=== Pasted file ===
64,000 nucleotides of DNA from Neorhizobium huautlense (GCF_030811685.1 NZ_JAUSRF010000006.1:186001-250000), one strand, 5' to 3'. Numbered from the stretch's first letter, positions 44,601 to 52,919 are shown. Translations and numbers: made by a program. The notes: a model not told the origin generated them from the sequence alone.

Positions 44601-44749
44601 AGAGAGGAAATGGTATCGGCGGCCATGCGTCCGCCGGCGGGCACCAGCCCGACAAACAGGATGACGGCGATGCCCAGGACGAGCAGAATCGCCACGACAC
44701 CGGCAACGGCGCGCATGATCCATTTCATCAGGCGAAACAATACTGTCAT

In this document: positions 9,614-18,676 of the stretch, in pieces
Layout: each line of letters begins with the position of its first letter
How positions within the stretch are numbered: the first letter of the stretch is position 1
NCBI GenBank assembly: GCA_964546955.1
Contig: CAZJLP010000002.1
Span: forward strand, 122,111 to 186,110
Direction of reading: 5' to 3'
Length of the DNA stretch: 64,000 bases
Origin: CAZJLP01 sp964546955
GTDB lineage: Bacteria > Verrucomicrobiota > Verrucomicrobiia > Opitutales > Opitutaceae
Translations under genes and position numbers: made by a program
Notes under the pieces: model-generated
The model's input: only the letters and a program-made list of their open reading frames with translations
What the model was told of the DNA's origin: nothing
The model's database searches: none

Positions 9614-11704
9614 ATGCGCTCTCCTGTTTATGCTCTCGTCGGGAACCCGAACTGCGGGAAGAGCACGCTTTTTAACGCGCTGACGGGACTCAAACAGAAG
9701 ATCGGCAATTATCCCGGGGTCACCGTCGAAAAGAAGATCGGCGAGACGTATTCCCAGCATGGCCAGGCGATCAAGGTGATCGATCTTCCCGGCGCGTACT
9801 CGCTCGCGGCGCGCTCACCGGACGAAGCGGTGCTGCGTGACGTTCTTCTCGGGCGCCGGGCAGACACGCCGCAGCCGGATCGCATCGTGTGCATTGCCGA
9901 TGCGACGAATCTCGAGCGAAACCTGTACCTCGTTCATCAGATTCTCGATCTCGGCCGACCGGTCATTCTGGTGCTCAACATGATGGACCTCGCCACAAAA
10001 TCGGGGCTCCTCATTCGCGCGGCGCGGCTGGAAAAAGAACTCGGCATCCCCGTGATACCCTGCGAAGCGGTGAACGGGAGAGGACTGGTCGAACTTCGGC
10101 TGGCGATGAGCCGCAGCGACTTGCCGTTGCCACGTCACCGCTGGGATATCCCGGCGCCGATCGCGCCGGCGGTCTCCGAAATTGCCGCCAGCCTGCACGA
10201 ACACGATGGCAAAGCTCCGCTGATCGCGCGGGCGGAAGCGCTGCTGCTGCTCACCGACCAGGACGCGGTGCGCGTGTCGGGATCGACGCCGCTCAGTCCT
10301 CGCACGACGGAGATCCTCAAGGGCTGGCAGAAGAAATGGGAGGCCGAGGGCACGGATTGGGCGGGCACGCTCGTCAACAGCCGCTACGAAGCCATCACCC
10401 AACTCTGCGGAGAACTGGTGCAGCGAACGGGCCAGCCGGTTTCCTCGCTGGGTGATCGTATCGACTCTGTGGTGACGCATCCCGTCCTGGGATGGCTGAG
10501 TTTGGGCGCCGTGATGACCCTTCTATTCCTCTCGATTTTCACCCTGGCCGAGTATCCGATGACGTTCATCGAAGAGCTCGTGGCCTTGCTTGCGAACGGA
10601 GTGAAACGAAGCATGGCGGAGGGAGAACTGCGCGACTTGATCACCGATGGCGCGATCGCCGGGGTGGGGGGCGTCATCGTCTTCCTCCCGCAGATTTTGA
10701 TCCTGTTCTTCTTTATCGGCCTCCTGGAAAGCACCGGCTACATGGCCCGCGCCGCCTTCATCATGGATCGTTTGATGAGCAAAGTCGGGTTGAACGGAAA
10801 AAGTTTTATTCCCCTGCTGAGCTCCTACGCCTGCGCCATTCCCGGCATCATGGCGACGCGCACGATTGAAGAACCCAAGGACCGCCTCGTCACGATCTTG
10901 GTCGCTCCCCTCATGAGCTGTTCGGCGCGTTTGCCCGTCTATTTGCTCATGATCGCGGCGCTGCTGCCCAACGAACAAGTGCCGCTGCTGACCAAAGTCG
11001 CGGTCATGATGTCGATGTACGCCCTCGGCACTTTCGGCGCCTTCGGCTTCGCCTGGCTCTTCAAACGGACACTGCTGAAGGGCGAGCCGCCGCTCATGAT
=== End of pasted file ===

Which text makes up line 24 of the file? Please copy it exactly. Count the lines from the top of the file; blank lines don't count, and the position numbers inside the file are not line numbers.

9901 TGCGACGAATCTCGAGCGAAACCTGTACCTCGTTCATCAGATTCTCGATCTCGGCCGACCGGTCATTCTGGTGCTCAACATGATGGACCTCGCCACAAAA